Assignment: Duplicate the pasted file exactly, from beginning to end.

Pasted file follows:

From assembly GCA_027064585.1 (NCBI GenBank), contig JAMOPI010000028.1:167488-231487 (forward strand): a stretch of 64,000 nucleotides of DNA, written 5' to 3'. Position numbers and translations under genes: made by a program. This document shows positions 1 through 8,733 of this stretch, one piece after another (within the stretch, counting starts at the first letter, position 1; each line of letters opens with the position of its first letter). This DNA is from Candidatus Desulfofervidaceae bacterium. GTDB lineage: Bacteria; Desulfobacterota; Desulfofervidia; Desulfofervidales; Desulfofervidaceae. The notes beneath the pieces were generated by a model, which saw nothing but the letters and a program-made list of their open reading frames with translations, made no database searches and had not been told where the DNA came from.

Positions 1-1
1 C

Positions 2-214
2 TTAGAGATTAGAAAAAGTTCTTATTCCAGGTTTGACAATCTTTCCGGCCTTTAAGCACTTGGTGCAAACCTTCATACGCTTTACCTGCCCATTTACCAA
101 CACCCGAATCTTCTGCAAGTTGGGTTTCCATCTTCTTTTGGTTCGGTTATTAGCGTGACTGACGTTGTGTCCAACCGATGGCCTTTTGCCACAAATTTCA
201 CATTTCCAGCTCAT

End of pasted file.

From assembly GCA_027064585.1 (NCBI GenBank), contig JAMOPI010000028.1:167488-231487 (forward strand): a stretch of 64,000 nucleotides of DNA, written 5' to 3'. Position numbers and translations under genes: made by a program. This document shows positions 1 through 8,733 of this stretch, one piece after another (within the stretch, counting starts at the first letter, position 1; each line of letters opens with the position of its first letter). This DNA is from Candidatus Desulfofervidaceae bacterium. GTDB lineage: Bacteria; Desulfobacterota; Desulfofervidia; Desulfofervidales; Desulfofervidaceae. The notes beneath the pieces were generated by a model, which saw nothing but the letters and a program-made list of their open reading frames with translations, made no database searches and had not been told where the DNA came from.

Positions 1-1
1 C

Positions 2-214
2 TTAGAGATTAGAAAAAGTTCTTATTCCAGGTTTGACAATCTTTCCGGCCTTTAAGCACTTGGTGCAAACCTTCATACGCTTTACCTGCCCATTTACCAA
101 CACCCGAATCTTCTGCAAGTTGGGTTTCCATCTTCTTTTGGTTCGGTTATTAGCGTGACTGACGTTGTGTCCAACCGATGGCCTTTTGCCACAAATTTCA
201 CATTTCCAGCTCAT